416-487-4447 • admin@adrontario.ca www.adrontario.ca/findapro.cfm ADR Connect: Find an ADR Professional Arbitrators $4.00 • Vol. 22, No. 23 ntitled-2 1 7/7/11 9:10:05 AM Inside This Issue 5 Legal Innovator Covering Ontario's Legal Scene ntitled-1 1 Lawbuzz saga ends Four lawyers call no-costs dismissal a vindication BY MICHAEL McKIERNAN Law Times 6 T Catastrophic Injury 9 Focus On Legal Specialists & Boutiques Quote of the week "If you're willing to keep your overhead under control, you can start up on a relative shoestring and wait for the business to build a little bit more than you perhaps could have a generation ago." — Mark Hayes, Hayes eLaw LLP See E-focused, page 13 he Lawbuzz defamation saga has ended with a no-costs dismissal that the defendants say vindicates their claims that the lawsuit had no merit. Legal advice web site advicescene.com of- fered to settle just days ahead of a hearing on motions for security for costs brought by three of the four defendants, all of whom are lawyers, in the case. Th e lawsuit was dismissed on consent on June 14. Defendant Russell Howe, who brought one of the motions, says he was tempted to reject the off er and pursue the matter all the way to trial. "I don't think there was any merit to the claim against me and I think we would have been quite successful in the mo- tion for security for costs," says the Aurora, Ont., lawyer. Howe says he and his three co-defen- dants, Quebecor Media Inc. in-house counsel Tycho Manson, Brockville, Ont., lawyer Kevin Preston, and Jenny Ruther- ford of Vancouver, agreed by teleconfer- ence to accept the off er and later met up at a Toronto bar to celebrate. It was the fi rst time all four had met in person. "We all decided that we've had enough While its founder, Nancy Kinney, insists she had a strong case, she says she decided to make the off er to settle because she sim- ply "got tired of the whole thing." "It's not a very effi cient system. We're two years after the comments were made and nothing's been accomplished. It takes a lot of money and time. I'm tired and just wanted it to be done." Rutherford says the whole matter was a waste of time and energy but was grateful for the chance to focus her eff orts on her prac- tice rather than a possible trip to Toronto to testify in court. "From the outset, I was con- fi dent this would be the eventual outcome," she says. "I believe very strongly that lawyers should not be afraid to speak publicly about legal matters of concern to the profession and to the Canadian public generally." Manson is also pleased with the result. Russell Howe says the experience of being sued was a surprisingly positive one. of this thing, and I'm pleased that it has gone away," Howe says. Th e dismissal followed an earlier settlement reached in January 2010 between AdviceScene and legal forum lawbuzz.ca over allegedly de- famatory statements by the four defendants using pseudonyms in March 2009. In that earlier no-costs settlement, Lawbuzz agreed to turn over the e-mail and IP addresses of the four lawyers. AdviceScene had claimed $500,000 in damages for seven statements it alleged cast doubt on its legitimacy. "I've said all along that the action against me had no merit, and this outcome con- fi rms that position," he says. "Th e state- ment for which I was sued was fair com- ment on a matter of public interest to the legal community, and I'm confi dent that a court would have reached the same conclu- sion if the matter had ever gone to trial. "It's not pleasant to be sued, but I was always confi dent, from the beginning, that the outcome would be favourable, as it even- tually was," he adds. Howe says he was less bothered by the lawsuit and notes he found the experience a surprisingly positive one. "I do civil litigation See Statements, page 4 sional lives against U.S.-based in- surers allegedly determined to oust them from the residential market were a mainstay of legal news headlines in the mid-1990s. Harvey Strosberg, then trea- Title insurance wars heating up once again T BY JULIUS MELNITZER For Law Times he title insurance wars that pitted real estate lawyers fi ghting for their profes- changed. But as far as many real estate practitioners are con- cerned, the battle is still about professional survival in the face of the title insurance industry's potential to reduce or eliminate lawyers' roles in conveyancing transactions. "Th e title insurance wars have surer of the Law Society of Up- per Canada, went as far as coin- ing them the "unholy wars." To Bob Aaron, then president of the Ontario Real Estate Lawyers As- sociation, traditional title insurers were a "demonic force of evil." Nowadays, the title insurance wars have slipped below the ra- dar. But they're still around. To be sure, their format has been replaced by guerilla warfare in what have become the conveyanc- ing wars," says Kathleen Waters, president and CEO of LawPRO, the insurance arm of the LSUC that owns and operates TitlePLUS. TitlePLUS has always been in the underdog's corner, at least from the lawyers' perspectives, and heralded by many as the real estate bar's saviour. In some senses, it's still the underdog with only three per cent of the title insurance mar- ket in Canada. TitlePLUS was a direct re- sult of the title insurance wars formed specifi cally to preserve the role of the lawyer in the con- veyancing market and counter the intrusion of First Canadian Title Insurance Co. Ltd., Chica- go Title Insurance Co. Canada, and Stewart Title Guaranty Co., the traditional title insurers that dominate the Canadian market. Bar-related title insurance in- volves three primary twists: lawyers control the insurer; only lawyers can off er TitlePLUS to consumers; and the TitlePLUS policy provides no-fault errors-and-omissions in- surance for non-title mistakes made by lawyers providing advice on real estate transactions. "Th e bar in Ontario has no problem with title insurance, nor does the law society, which Mediators July 11, 2011 7/5/11 9:40:55 AM is obvious because we're a title insurer ourselves," Waters says. "But you have to wonder about the aggressiveness that our com- petitors focus on us because we're the smallest and taking our business won't give anyone a big boost in market share." Th e "aggressiveness" that Wa- ters refers to lies largely in the po- sition taken by the Title Insurance Industry Association of Canada, a group of federally regulated in- surers, that TitlePLUS has a privi- leged position in the market. Th e association, however, de- fends its position and noted in a written response to questions from Law Times that it "advo- cates for fair competition which ultimately benefi ts consumers of title insurance products. Th ere See Quebec, page 4 LT Digital version.indd 1 6/25/10 12:59:47 PM Click here to subscribe today to LAW TIMES Childview_LT_Jan24_11.indd 1 www.lawtimesnews.com 1/19/11 11:04:05 AM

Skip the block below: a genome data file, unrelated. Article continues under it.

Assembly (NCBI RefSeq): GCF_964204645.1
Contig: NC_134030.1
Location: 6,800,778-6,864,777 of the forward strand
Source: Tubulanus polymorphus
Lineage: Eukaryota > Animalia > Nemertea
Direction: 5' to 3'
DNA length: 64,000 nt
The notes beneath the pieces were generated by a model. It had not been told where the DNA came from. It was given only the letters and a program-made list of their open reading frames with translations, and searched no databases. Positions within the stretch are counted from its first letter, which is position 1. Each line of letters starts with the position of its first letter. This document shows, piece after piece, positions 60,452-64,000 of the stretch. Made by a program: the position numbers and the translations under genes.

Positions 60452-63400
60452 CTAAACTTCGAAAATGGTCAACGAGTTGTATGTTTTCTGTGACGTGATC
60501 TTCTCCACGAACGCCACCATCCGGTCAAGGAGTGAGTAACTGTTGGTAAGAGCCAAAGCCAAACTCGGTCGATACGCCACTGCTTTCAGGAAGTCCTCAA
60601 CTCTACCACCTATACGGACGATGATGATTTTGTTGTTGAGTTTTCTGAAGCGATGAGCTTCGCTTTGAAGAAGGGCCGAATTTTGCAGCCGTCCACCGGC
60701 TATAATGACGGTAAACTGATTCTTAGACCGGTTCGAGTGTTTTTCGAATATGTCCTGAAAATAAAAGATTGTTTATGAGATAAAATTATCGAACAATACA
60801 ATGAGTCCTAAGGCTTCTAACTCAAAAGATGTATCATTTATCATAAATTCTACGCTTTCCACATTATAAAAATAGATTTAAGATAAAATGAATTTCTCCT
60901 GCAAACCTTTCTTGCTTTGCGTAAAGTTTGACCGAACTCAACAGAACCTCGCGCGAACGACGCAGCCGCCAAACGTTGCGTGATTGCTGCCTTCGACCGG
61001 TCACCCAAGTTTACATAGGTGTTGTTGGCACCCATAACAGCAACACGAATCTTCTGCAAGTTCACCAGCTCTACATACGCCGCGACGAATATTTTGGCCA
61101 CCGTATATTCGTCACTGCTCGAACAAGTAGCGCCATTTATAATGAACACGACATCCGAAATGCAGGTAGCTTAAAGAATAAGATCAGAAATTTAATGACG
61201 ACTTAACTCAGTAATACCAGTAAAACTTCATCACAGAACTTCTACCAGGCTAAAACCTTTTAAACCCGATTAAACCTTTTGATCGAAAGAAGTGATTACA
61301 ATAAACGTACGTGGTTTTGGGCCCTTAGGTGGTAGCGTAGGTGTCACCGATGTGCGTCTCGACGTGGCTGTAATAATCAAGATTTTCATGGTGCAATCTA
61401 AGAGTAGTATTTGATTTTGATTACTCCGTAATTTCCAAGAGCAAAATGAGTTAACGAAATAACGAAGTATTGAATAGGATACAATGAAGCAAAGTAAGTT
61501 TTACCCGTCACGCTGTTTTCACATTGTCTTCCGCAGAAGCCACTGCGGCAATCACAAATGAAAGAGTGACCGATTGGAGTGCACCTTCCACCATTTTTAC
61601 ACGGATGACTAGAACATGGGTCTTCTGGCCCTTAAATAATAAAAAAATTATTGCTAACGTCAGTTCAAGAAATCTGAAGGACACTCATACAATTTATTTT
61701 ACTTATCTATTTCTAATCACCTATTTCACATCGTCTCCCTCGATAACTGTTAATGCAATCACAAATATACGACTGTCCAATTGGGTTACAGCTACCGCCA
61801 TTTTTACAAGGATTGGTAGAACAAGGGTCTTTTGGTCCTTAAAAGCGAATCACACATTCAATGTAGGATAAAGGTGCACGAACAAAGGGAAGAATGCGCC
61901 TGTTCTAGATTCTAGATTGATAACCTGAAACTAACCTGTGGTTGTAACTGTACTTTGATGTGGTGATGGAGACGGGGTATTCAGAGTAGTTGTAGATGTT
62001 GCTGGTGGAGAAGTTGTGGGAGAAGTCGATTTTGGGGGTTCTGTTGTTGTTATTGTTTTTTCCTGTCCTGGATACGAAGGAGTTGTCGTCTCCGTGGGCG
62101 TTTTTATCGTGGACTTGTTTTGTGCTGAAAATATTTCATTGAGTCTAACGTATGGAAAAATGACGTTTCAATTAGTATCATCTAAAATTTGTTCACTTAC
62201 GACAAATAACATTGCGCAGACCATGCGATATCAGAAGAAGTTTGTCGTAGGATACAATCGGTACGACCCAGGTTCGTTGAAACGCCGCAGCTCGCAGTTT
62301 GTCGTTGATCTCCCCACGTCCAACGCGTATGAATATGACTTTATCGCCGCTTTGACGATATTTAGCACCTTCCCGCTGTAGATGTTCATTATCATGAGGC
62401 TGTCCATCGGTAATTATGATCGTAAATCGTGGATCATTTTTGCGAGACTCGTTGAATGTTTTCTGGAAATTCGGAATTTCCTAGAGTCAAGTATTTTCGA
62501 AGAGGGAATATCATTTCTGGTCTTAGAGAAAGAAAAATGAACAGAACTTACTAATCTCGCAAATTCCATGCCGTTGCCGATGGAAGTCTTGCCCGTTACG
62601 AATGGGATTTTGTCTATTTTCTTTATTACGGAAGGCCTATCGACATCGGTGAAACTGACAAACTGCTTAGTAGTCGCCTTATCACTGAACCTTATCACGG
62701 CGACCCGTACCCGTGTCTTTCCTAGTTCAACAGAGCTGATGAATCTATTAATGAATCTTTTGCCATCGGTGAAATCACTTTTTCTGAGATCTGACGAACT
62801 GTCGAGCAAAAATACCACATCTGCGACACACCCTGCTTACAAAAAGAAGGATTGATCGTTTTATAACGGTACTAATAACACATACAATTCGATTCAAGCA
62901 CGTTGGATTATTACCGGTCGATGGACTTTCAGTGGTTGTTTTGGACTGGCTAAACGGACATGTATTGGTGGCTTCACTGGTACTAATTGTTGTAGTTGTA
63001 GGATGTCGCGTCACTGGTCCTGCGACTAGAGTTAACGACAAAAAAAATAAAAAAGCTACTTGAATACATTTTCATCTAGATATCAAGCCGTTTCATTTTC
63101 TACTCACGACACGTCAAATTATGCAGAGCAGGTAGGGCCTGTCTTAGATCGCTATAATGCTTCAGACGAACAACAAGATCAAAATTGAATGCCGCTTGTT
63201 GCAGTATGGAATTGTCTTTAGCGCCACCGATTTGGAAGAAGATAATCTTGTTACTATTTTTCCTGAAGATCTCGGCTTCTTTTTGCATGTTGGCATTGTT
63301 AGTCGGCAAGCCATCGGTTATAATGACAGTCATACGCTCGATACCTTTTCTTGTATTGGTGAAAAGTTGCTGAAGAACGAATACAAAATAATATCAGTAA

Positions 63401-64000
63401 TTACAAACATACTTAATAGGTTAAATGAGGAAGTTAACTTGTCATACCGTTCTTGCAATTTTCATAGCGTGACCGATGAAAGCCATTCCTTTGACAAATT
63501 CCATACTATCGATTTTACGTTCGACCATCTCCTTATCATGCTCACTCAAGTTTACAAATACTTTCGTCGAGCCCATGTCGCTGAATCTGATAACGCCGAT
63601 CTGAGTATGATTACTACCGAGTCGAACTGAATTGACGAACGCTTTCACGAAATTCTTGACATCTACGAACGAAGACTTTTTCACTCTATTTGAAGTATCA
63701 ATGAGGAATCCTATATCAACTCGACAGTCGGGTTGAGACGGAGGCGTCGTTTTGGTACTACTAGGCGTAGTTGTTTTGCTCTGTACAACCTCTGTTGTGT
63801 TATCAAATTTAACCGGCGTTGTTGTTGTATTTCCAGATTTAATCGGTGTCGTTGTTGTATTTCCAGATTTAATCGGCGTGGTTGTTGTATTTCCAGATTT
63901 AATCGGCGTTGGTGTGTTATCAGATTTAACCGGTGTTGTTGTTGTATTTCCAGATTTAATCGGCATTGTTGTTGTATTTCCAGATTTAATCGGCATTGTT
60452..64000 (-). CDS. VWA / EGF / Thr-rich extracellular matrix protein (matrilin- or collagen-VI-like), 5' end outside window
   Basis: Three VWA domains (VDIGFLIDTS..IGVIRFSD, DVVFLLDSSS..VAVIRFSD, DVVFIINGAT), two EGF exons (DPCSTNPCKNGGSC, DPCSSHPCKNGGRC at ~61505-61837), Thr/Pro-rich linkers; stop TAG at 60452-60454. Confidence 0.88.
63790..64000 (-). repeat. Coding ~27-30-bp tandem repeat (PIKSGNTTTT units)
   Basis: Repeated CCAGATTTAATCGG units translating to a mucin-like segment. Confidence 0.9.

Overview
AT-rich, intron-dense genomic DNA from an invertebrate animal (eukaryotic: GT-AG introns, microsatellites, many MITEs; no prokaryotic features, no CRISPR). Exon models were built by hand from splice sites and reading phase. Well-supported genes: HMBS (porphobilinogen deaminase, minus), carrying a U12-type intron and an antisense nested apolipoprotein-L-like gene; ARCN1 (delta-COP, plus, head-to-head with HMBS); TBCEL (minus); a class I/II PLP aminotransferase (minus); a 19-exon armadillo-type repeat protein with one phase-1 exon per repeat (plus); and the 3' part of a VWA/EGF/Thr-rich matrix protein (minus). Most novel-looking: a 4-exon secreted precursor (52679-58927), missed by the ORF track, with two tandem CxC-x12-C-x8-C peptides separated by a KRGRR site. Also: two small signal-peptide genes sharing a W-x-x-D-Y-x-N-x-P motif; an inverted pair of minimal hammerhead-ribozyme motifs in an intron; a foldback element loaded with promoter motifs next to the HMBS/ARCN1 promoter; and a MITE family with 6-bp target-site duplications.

Articles in this issue

Links on this page

Archives of this issue

view archives of Law Times - July 11, 2011
loading...
Law Times

To access your digital edition please enter your email address as both your username and password. Not a subscriber? Please call 1-800-387-5164 and subscribe today. Login failed? Please contact aaron.green@tr.com.

 or  free preview Remember me